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« Winning the Corners | Main | The Best in 3-Ball Counts »

Ted Lilly's Slow Fastball

Ted Lilly provides a nice example of what happens to a pitcher when he tires.  Note, first of all, that hits against Ted come in a very concentrated part of the strike zone:

Ted LIlly, hits off his fastball, 2008-2010.In that red area, his release velocity tends to be slower:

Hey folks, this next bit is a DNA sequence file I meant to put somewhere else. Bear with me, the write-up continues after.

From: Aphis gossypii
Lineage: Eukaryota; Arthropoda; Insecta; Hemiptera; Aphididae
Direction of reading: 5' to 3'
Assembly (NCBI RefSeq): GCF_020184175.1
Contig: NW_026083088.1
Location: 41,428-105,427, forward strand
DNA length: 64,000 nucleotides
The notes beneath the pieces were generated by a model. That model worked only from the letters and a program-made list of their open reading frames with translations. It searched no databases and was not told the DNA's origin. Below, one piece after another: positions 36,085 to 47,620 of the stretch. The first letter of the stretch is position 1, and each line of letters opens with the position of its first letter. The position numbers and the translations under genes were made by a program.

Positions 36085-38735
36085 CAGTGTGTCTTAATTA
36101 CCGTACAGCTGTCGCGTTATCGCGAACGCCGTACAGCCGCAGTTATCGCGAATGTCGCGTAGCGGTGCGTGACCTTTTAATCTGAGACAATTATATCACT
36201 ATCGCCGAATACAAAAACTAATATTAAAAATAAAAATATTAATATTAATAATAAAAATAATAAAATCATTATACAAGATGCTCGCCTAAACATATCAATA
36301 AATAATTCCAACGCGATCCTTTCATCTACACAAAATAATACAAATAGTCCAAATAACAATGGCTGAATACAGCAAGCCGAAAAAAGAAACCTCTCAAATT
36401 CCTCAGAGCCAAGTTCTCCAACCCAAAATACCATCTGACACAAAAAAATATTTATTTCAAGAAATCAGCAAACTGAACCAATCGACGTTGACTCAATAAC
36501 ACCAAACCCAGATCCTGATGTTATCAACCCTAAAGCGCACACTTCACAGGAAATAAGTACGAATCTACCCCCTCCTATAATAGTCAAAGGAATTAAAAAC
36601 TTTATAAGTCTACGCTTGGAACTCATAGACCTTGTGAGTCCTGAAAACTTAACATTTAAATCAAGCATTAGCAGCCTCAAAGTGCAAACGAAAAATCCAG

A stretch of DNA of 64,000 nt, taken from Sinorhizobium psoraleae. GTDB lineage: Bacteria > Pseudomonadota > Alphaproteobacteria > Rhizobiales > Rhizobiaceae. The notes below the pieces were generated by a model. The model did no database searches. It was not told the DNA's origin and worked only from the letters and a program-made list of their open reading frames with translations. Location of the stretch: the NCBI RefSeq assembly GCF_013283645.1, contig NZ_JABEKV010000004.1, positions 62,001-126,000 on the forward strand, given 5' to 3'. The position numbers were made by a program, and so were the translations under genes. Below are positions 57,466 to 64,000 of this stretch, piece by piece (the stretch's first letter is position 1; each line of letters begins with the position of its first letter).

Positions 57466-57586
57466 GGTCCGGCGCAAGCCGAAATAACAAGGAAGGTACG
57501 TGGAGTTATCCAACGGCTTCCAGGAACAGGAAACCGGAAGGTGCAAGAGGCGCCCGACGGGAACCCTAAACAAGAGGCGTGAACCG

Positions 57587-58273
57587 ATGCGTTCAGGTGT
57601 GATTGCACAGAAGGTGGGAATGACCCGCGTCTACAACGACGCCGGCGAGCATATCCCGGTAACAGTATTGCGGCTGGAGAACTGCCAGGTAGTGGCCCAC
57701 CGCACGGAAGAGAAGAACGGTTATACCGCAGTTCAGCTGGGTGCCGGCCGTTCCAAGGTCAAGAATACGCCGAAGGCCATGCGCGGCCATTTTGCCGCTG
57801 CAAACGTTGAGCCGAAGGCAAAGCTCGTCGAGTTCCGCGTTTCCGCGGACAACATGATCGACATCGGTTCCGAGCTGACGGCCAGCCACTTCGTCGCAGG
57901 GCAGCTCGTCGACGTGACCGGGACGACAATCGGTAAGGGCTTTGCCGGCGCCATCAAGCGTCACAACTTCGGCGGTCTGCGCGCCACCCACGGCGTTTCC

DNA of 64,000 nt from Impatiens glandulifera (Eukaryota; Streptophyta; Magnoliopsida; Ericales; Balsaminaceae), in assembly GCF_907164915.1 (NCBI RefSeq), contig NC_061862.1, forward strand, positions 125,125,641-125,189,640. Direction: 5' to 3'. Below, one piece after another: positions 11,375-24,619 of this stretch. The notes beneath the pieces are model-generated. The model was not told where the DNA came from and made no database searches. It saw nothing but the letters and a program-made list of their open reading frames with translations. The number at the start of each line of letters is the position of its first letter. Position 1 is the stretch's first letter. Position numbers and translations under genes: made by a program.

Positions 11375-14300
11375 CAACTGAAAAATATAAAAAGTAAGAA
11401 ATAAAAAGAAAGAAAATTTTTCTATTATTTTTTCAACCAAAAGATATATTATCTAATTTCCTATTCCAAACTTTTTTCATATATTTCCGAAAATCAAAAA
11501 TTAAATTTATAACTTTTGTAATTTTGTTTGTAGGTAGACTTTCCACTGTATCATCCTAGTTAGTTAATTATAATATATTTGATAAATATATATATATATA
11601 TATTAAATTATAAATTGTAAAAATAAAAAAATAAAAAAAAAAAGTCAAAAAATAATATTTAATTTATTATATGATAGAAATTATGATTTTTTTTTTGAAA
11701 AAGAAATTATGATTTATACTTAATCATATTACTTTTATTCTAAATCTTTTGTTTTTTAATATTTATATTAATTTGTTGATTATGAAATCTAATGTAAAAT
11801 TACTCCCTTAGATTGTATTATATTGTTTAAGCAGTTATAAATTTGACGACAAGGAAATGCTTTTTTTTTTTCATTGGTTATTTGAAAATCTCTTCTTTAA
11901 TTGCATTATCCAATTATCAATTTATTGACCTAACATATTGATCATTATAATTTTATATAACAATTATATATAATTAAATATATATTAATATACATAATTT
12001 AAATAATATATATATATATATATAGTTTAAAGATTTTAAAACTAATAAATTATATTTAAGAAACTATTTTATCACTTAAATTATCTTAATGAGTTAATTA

Ted Lilly, hits off his fastball, 2008-2010.Compare that to the outs he gets on his fastball:

Ted Lilly, outs off his fastball, 2008-2010.When Ted throws his fastball fast, around 90 MPH, batters can't handle the pitch as well.  When it drops to the mid 80s, they cream the pitch.  From looking at the movement of his pitches, the quicker fastballs stay up higher in the zone, likely preventing the hitters from squaring them up as well.  When Ted's velocity drops, however, the pitches come in pretty straight, waiting for a major league hitter to pounce.

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